Help me to suggest a simple and specific statement on financial management that focuses on qualitative data.

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There is a reason why sound financial statements include both quantitative and qualitative information: the two types of research and analysis are essential for fully understanding the data that is represented on those statements. The student's request--help to understand the importance of qualitative data in financial statements--can only be answered...

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There is a reason why sound financial statements include both quantitative and qualitative information: the two types of research and analysis are essential for fully understanding the data that is represented on those statements. The student's request--help to understand the importance of qualitative data in financial statements--can only be answered with some discussion of the merits of applying both types of data, as all financial statements include, obviously, quantitative data. Quantitative data is the nuts-and-bolts of a financial statement--the columns reflecting sources of revenue and categories of expenses. In other words, how much money is coming in, and how much is going out the door to pay for tangibles like personnel, material, marketing, and real estate. That's all pretty basic stuff. It is the incorporation into the analysis, however, of qualitative research that instills in the exercise a greater level of meaning. Qualitative data provides context that may not be readily apparent when perusing those mind-numbing columns of numbers. Marketing, for instance, is an expense the value of which often cannot be easily determined, especially absent field surveys that are not always appropriate variables to impose upon customers. Yet, marketing can represent a significant percentage of the expenses a business incurs in the course of its fiscal year. Advertising, along with customer relations, represents an intangible asset; it can be instrumental in instilling in the marketplace a positive perception of the corporation in question. There is a reason politicians running for elective office raise so much money: money, within the context of a political campaign, equals visibility. That visibility, in turn, equals name recognition and a positive perception associated with that name.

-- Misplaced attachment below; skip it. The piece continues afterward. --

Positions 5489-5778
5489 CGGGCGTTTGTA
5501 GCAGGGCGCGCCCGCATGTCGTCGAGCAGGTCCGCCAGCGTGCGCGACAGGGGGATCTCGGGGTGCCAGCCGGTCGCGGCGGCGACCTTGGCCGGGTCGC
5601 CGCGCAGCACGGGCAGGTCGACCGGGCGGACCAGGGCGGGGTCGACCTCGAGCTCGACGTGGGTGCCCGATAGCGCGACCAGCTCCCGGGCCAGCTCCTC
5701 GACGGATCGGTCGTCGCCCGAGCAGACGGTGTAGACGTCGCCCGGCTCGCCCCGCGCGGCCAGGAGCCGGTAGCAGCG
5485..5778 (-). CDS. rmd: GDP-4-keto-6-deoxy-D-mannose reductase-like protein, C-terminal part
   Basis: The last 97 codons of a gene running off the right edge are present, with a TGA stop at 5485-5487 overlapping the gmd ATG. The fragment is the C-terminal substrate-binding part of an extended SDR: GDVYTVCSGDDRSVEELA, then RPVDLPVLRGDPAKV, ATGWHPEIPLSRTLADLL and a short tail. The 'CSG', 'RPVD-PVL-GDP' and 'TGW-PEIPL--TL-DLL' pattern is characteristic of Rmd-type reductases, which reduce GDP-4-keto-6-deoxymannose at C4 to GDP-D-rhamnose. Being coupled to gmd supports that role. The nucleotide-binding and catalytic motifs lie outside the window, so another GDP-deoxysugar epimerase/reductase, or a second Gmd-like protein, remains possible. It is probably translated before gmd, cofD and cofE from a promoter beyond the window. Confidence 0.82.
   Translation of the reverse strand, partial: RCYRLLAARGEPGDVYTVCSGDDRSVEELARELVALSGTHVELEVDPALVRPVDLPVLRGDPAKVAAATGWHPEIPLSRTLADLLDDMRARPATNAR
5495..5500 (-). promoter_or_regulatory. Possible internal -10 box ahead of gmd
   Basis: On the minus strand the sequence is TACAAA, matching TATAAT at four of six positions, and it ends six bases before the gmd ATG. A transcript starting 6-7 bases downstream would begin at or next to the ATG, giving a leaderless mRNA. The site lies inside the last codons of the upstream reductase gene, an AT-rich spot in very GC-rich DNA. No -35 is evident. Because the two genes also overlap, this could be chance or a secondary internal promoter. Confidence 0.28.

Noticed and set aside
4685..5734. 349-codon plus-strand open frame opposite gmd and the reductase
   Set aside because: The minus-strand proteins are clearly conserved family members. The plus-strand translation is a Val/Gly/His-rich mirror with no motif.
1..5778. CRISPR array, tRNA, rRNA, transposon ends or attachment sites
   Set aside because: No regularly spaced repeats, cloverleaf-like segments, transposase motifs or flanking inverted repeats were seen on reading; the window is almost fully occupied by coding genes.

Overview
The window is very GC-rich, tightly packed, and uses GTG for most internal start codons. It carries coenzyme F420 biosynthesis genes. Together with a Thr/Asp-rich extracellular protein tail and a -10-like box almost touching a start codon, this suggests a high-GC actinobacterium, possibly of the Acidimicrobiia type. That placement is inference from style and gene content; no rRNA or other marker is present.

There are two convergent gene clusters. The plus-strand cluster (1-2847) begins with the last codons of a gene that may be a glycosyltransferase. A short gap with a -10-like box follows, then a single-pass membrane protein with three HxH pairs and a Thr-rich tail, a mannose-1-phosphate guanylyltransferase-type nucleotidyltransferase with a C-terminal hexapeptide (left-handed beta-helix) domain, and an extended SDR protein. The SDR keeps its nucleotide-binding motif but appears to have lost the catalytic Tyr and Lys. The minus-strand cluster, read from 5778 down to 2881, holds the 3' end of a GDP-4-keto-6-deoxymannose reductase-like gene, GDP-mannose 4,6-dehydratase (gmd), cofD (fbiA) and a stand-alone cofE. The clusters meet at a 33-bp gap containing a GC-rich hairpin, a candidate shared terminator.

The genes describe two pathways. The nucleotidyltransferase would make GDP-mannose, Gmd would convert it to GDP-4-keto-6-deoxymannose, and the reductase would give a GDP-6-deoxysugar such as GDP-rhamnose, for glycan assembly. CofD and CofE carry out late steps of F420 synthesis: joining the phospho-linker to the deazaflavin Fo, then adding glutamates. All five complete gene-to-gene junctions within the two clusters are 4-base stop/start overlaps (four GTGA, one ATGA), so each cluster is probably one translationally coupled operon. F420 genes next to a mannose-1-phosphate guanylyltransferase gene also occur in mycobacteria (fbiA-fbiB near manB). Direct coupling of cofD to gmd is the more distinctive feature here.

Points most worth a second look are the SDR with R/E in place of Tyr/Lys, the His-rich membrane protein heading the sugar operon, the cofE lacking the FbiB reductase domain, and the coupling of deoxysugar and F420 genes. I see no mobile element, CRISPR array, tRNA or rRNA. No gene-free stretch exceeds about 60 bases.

When contemplating a thesis on financial statements that emphasizes the importance of qualitative, as opposed to quantitative, data, the student should focus on areas like marketing and the role of positive perceptions of the company in question. Does the company have a reputation for meeting deadlines and for producing a product that meets or exceeds standards? Has the company been able to survey or otherwise study the marketplace for perceptions of itself among customers and potential new clientele? Costs associated with such activities will be reflected on financial statements, but the results of those activities will not necessarily be readily apparent to those perusing the data. It is the responsibility of those preparing the financial statements, therefore, to ensure that the documents presented to stockholders, corporate officers, and others reflects the full spectrum of data and analysis.

 

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